- #1

romsofia

- 597

- 310

After attending a seminar, a confusion arose. I attempted to ask the speaker the question, but it seems that my question may not be well posed, so I'll try here.

As I understand it, gluon saturation are places we expect there to be gluons based on some transverse momentum after our interactions. From these saturations, we then expect there to be some gluon-gluon interactions coming out? I'm not sure, I don't understand QCD all too well.

Since (I believe) conventional QFT uses Minkowski spacetime, my particle states are therefore representations of the poincare group AKA, give me symmetry. So, I have a momentum, but an indeterminate position, which isn't a problem on this flat spacetime. Thus, I will get a distribution of where I expect my gluons to be at, but nothing exact.

If that is the case, then here is where my confusion arises! This doesn't seem to be a consequence of QCD, but rather a consequence of QFT on a flat spacetime. So I don't understand what is so special about this, and why it would show experimental validation of QCD.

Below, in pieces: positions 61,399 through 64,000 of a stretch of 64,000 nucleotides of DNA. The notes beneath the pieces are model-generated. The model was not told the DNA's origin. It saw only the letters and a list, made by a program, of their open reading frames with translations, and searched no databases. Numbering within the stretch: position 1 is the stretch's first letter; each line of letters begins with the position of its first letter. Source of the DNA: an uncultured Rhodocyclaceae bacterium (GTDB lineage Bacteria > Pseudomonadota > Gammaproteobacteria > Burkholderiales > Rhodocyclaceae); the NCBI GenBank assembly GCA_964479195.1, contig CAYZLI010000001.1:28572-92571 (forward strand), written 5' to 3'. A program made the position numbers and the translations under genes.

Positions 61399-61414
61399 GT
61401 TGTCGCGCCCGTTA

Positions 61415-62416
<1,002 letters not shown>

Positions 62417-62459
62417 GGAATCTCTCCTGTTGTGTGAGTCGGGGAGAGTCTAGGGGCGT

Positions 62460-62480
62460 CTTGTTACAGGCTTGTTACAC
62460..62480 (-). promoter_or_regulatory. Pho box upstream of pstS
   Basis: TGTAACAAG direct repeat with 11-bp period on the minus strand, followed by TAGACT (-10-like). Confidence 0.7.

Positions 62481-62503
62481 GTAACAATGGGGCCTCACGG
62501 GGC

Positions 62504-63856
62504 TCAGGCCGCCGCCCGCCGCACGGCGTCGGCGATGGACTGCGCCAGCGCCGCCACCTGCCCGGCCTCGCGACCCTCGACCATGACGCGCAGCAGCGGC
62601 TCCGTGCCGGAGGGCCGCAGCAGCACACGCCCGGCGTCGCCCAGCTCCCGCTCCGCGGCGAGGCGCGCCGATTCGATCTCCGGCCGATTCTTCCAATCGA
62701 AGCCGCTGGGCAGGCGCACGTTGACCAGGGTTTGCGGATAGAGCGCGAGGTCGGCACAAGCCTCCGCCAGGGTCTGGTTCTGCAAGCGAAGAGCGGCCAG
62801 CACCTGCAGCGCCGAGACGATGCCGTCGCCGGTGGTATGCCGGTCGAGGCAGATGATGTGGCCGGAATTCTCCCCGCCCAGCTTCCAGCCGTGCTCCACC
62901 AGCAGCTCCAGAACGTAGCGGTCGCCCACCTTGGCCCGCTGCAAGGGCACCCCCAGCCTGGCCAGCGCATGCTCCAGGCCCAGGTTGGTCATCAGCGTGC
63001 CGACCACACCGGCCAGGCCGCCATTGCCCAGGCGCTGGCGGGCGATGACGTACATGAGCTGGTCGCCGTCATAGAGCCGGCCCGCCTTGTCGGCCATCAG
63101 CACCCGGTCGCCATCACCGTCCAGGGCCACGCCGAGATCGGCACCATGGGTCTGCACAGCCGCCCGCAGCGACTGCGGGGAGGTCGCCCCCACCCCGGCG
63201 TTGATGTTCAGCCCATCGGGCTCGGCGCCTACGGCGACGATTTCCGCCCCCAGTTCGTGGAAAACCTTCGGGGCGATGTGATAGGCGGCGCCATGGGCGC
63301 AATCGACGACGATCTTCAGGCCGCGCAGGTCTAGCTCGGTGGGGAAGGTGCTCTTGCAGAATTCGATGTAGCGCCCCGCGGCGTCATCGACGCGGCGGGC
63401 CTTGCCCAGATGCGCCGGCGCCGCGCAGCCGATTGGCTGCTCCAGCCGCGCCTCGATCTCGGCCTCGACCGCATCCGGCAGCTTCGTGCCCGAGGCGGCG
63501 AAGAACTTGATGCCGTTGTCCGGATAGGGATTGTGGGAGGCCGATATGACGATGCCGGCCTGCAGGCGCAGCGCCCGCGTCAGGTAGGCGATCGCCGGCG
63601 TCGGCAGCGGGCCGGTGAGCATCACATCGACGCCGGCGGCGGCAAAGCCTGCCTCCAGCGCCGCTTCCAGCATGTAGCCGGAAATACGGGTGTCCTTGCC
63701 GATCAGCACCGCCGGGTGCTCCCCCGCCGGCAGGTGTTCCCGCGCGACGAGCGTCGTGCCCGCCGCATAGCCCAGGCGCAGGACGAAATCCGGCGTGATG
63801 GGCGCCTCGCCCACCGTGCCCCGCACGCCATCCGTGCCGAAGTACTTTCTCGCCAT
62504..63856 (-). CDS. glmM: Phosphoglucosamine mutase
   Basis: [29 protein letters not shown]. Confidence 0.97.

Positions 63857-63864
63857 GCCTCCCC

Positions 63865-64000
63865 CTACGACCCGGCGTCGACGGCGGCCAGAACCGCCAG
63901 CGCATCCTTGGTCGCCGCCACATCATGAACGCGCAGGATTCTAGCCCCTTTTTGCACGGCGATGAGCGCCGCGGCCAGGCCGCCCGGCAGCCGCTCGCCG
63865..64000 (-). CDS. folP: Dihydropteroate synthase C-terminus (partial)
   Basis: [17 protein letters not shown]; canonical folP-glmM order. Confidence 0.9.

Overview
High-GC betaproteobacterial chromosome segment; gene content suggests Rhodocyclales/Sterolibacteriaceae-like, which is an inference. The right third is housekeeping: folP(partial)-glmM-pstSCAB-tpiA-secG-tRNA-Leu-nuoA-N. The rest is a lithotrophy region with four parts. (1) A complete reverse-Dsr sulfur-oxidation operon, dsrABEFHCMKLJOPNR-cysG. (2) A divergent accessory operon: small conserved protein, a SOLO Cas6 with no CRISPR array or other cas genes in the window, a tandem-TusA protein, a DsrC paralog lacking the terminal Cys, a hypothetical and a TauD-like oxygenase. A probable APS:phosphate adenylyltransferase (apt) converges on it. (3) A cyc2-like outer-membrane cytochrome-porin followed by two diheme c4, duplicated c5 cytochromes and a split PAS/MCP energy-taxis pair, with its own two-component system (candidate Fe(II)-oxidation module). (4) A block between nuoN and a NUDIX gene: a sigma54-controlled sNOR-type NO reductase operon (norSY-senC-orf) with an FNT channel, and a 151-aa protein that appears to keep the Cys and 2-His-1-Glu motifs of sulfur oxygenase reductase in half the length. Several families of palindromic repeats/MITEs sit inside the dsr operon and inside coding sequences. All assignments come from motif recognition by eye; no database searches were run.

So where in QCD does this pop up? Am I correct in thinking this is just a consequence of QFT on a flat spacetime?

Sorry if my assumptions are wrong, or I understood gluon saturation wrong, but hopefully you see where my confusion arises.

Thanks for your time and, hopefully, your help!

As I understand it, gluon saturation are places we expect there to be gluons based on some transverse momentum after our interactions. From these saturations, we then expect there to be some gluon-gluon interactions coming out? I'm not sure, I don't understand QCD all too well.

Since (I believe) conventional QFT uses Minkowski spacetime, my particle states are therefore representations of the poincare group AKA, give me symmetry. So, I have a momentum, but an indeterminate position, which isn't a problem on this flat spacetime. Thus, I will get a distribution of where I expect my gluons to be at, but nothing exact.

If that is the case, then here is where my confusion arises! This doesn't seem to be a consequence of QCD, but rather a consequence of QFT on a flat spacetime. So I don't understand what is so special about this, and why it would show experimental validation of QCD.

So where in QCD does this pop up? Am I correct in thinking this is just a consequence of QFT on a flat spacetime?

Sorry if my assumptions are wrong, or I understood gluon saturation wrong, but hopefully you see where my confusion arises.

Thanks for your time and, hopefully, your help!

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